Business objectives are met because people-priority ensures success. Where people are valued, have a voice, enjoy trusting and adult relationships with all colleagues, people can be expected to do more without compulsion. We can expect them to stay in the business longer and develop and hone skills that might be overlooked in other organization.
Healthy communication is at the heart of all trusting relationships both internally, but with all stake-holders, including the supply-chain.
Until now, most executives have been fire-fighting to manage necessary changes for productive operations. In the New Normal, there are still episodes of fire-fighting, but we executives must resist the habit of firefighting unless absolutely necessary. Yes, we can learn from mistakes made in firefighting, but if we are strategic, we make fewer of them! The strategic approach to communications is important when planning smooth operations and contingency-planning for disruptive events.
Good communication is underpinned by these two great rules:
Expectations must be met or exceeded at all times. When we set an expectation whether it be a delivery of contact-point, we must meet or exceed the expectations we set. If in doubt, always add contingency and express the later date and time rather than let someone, and some company, down.
Communication has different audiences including these stakeholders:
You already know how to manage or fire-fight through time-critical periods, for example:
Here we are in a situation where the whole of your supply-chain and all stake-holders already know that there are threats to your ability to maintain the business, sustain the cash-flow and consolidate supply-chain relationships beyond the crisis. This calls for more strategic actions from you.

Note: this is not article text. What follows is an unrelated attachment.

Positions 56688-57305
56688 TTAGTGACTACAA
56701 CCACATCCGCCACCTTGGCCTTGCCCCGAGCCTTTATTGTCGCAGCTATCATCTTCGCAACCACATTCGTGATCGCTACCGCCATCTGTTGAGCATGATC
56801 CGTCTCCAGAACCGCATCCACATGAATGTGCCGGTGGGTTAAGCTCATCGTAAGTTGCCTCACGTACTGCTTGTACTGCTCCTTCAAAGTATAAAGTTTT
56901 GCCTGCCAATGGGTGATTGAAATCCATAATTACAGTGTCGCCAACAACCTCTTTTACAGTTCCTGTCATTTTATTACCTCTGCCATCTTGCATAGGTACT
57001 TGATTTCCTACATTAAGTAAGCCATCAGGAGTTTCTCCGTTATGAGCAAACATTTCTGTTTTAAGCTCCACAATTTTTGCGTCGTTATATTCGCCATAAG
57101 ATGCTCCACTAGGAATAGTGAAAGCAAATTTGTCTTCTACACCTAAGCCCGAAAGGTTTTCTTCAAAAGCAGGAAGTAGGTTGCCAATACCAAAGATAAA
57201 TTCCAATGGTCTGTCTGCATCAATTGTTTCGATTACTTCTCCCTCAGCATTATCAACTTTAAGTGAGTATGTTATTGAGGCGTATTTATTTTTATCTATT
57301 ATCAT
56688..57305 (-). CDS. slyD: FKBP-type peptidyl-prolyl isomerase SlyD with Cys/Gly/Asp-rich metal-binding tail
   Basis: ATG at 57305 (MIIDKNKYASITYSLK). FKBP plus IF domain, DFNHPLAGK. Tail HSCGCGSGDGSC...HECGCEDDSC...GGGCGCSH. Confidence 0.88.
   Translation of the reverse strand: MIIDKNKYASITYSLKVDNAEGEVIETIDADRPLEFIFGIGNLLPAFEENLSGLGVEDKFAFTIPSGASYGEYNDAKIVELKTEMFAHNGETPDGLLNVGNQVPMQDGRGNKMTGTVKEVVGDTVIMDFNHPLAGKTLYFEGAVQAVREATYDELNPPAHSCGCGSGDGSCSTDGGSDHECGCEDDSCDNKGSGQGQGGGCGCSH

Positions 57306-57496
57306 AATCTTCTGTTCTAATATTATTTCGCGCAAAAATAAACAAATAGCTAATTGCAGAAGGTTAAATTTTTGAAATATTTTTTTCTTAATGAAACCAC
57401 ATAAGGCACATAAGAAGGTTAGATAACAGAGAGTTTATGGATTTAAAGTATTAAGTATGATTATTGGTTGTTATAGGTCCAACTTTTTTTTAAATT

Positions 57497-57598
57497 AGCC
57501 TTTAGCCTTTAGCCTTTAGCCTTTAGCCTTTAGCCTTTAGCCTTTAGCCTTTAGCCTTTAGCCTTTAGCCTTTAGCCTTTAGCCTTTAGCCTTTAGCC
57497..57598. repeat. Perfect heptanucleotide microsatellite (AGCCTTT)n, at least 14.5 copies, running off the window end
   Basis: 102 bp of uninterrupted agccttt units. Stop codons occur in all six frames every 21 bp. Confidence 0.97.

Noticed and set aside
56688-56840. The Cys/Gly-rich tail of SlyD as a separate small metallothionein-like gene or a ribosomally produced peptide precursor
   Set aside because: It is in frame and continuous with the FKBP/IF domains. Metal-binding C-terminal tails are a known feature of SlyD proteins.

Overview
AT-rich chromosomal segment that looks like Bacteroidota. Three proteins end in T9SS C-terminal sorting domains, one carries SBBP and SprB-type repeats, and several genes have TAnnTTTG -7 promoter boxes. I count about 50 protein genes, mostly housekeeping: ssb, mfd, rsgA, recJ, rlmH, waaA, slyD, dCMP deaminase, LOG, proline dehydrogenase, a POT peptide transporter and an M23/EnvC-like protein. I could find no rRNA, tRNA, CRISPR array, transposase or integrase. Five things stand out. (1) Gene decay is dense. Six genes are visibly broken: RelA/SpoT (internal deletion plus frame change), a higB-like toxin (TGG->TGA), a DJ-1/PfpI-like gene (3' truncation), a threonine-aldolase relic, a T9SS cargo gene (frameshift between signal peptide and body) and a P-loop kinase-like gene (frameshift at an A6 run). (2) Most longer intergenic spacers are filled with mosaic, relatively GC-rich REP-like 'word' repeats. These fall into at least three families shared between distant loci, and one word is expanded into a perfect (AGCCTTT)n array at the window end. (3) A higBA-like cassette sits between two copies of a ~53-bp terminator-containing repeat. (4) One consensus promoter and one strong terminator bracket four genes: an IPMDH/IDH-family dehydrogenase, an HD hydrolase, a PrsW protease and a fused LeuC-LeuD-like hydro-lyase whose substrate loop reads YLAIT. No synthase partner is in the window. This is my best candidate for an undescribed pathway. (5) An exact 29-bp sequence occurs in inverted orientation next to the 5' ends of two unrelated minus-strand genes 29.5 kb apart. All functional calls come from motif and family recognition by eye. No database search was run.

The key elements of communication will include this grounding principle:
Consider what it is like to be that stakeholder, customer, supplier and work out specifically what is concerning to them. Having listed these concerns down, your communication aim is to create a change in them from anxiety to calm; be empathetic; answer the concerns directly and leave nothing to their imagination.
This takes resolve. The effectiveness of this principled approach is obvious. When you decide what YOU want to tell stakeholders, you will leave out essentials and likely not step-up to the trickier communications, due to fear. But your fear will engender anxiety and potential distrust in your stakeholder; we must face-up to the challenges to avoid that and to protect our stakeholder relationships after the crisis is over.
Below are links to example-resources. Note that the Town-Hall approach to staff has been neglected; when people must be self-distancing, this option may not be available. Note also, that these resources will refer to new rôles for support, communication and infection-control issues; you will want to define these for your organization and others in the supply-chain.
Add contingency-time to any time-line you give for follow-up; remember, under-promise, over-deliver; this adage is more important right now than ever before.